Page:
Black Lives Matter Co-Founder Alicia Garza Named Speaker for Black History Month

In honor of Black History Month, the Office of Multicultural Affairs within the Division of Student Affairs is hosting a series of events in February. The month-long celebration officially kicks off on Feb. 1.

Alicia Garza

Alicia Garza

The commemorative speaker this year is Alicia Garza, an established social activist who co-created the viral Twitter hashtag and movement #BlackLivesMatter. Garza will speak on Feb. 23 at 7 p.m. in Hendricks Chapel. The lecture is free and open to the public.

Outraged by the 2013 acquittal of George Zimmerman in the shooting death of Trayvon Martin, Garza took to social media to express her anguish and love for the black community. Ending her message with Our Lives Matter/We Matter/Black Lives Matter, Garza—together with co-creators Opal Tometi and Patrisse Cullors—turned those powerful last words into a Twitter hashtag. Immediately prompting activism nationwide, #BlackLivesMatter has evolved into the banner under which this generation’s civil rights movement marches.

An established social activist committed to challenging society to recognize and celebrate the contributions of all individuals, specifically black people and queer communities, Garza’s activism is rooted in organizational strategies to connect individuals and emerging social movements. She is also a prominent advocate for the preservation of an open Internet to provide a space for these movements to emerge. Garza’s work has earned her various honors, including two Harvey Milk Democratic Club Community Activist Awards. In 2015, Garza, Tometi and Cullors were honored with inclusion on The Root’s Top 100 List for the Black Lives Matter movement’s social and political impact.

Currently the special projects director for the National Domestic Workers Alliance, Garza previously served as executive director of People Organized to Win Employment Rights, where she led the charge on significant initiatives, including organizing against the chronic police violence in black neighborhoods.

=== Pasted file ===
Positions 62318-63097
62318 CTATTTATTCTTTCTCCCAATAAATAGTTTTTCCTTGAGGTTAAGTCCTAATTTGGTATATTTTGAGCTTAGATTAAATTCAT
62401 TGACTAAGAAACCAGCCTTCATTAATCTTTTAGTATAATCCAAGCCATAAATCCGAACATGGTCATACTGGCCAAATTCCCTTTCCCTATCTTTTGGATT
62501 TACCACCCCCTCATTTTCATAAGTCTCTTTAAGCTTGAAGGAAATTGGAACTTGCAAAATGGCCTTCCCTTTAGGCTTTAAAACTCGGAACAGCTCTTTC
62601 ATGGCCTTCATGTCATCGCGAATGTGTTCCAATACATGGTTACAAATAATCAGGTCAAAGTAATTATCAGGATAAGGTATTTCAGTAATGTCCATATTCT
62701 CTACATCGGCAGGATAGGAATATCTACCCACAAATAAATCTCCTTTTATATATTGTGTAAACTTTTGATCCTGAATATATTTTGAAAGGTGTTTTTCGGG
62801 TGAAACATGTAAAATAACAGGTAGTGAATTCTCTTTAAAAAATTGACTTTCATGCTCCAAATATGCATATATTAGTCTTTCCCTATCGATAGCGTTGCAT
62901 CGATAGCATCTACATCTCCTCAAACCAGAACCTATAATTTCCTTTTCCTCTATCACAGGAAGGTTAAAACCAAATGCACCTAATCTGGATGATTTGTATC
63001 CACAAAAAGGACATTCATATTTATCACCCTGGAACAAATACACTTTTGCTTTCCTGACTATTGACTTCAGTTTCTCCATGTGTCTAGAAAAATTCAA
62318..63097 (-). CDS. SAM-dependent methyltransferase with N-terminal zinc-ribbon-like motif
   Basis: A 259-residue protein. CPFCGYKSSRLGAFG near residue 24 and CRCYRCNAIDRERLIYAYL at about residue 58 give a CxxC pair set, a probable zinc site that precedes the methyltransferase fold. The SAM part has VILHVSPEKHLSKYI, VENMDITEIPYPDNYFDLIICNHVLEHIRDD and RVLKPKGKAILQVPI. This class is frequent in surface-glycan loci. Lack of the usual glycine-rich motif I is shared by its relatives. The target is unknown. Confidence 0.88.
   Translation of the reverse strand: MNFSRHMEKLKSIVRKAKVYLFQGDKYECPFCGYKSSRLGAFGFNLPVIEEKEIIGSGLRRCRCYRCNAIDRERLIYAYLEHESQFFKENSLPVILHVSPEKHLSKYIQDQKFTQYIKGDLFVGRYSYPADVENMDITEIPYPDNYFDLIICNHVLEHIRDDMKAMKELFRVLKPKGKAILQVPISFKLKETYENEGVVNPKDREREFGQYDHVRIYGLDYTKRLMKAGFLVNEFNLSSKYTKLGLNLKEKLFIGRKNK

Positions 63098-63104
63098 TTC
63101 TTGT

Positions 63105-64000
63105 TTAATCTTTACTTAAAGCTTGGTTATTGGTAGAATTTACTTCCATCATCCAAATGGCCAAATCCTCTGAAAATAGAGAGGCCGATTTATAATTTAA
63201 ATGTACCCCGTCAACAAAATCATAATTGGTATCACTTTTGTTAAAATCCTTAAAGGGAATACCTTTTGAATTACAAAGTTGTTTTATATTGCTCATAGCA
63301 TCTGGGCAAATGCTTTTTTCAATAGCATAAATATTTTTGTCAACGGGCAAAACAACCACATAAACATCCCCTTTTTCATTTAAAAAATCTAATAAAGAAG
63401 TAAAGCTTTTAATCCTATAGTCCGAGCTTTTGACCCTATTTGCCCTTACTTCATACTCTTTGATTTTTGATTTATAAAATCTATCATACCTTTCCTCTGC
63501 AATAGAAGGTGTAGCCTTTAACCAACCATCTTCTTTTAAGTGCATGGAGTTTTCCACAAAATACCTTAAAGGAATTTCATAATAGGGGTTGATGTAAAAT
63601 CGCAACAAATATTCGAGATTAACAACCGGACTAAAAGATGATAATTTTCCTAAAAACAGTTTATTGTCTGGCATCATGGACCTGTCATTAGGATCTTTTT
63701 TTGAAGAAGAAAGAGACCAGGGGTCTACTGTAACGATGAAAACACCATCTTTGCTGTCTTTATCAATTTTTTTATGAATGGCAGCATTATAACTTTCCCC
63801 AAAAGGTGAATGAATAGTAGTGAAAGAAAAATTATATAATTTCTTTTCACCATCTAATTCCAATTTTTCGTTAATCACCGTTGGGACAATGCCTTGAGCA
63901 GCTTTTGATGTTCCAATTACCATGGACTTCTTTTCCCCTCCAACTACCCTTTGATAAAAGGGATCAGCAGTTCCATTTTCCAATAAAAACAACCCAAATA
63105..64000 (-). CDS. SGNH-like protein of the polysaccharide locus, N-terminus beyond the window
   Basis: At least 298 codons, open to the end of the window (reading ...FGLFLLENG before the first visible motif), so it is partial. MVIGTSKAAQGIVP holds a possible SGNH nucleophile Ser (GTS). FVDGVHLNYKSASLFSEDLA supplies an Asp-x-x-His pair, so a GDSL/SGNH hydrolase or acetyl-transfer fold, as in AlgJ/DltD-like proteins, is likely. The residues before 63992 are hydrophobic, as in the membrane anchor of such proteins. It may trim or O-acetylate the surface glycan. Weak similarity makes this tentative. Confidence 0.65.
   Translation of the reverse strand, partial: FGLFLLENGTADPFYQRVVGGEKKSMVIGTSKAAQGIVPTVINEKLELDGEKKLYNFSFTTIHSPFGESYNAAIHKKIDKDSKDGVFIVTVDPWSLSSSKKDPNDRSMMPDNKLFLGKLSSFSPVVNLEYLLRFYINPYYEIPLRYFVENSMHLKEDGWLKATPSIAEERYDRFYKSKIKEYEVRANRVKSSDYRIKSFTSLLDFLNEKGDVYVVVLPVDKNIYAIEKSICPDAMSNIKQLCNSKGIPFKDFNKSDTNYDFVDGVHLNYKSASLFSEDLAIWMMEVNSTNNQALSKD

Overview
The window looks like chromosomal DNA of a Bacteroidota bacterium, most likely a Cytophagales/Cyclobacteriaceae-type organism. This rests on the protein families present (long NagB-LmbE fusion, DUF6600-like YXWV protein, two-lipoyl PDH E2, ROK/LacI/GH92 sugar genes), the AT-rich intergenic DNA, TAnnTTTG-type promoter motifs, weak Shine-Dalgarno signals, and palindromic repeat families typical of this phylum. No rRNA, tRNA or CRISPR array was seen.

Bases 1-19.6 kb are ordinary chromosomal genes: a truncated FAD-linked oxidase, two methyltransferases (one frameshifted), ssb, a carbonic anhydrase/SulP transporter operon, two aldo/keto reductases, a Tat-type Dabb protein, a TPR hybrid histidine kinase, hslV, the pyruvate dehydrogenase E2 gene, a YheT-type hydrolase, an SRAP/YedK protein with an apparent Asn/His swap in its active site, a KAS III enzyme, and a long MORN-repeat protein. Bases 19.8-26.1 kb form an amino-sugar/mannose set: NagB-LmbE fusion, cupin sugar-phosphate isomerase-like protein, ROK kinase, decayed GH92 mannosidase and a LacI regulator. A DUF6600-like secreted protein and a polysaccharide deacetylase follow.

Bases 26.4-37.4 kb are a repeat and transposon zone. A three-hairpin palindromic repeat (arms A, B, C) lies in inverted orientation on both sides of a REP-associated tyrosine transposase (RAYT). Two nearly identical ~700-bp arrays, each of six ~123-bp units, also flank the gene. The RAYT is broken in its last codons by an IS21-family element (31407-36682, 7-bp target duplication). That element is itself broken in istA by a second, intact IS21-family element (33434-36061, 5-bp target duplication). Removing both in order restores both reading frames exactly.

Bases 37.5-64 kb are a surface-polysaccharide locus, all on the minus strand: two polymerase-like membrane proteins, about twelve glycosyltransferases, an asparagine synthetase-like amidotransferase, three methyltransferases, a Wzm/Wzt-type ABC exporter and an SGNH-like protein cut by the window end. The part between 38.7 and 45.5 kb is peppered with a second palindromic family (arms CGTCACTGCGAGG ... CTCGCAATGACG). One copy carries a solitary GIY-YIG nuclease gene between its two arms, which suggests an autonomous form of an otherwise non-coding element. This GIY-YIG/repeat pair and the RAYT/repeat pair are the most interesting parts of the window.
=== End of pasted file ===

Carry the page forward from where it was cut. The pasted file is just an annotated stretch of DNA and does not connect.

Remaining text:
Empowering and enlightening, Garza serves as a beacon for individuals and organizations across the country fighting against the plague of social injustice, and galvanizes citizens to organize and stand together to transform society into a world where the lives and contributions of all individuals are recognized equally.

The event is co-sponsored by Cold Case Justice Initiative, Cultural Foundations of Education, Democratizing Knowledge Project, Department of African American Studies, Department of Women’s and Gender Studies, School of Education, Falk College of Sport and Human Dynamics, Renée Crown University Honors Program, Syracuse University Humanities Center, Intergroup Dialogue, LGBT Resource Center, LGBT Studies, Maxwell School of Citizenship and Public Affairs, S.I. Newhouse School of Public Communications, University College, the Writing Program, Co-Curricular Fee Funding and ALANA Cultural Center Colgate University. American Sign Language (ASL) interpretation and Communication Access Realtime Translation (CART) will be provided.

For more information on the University’s Black History Month celebration, visit the Office of Multicultural Affairs website or contact Cedric Bolton, coordinator of student engagement, at 315-443-9676. A full list of events and programs for Black History Month will also be posted on the Office of Multicultural Affairs website.

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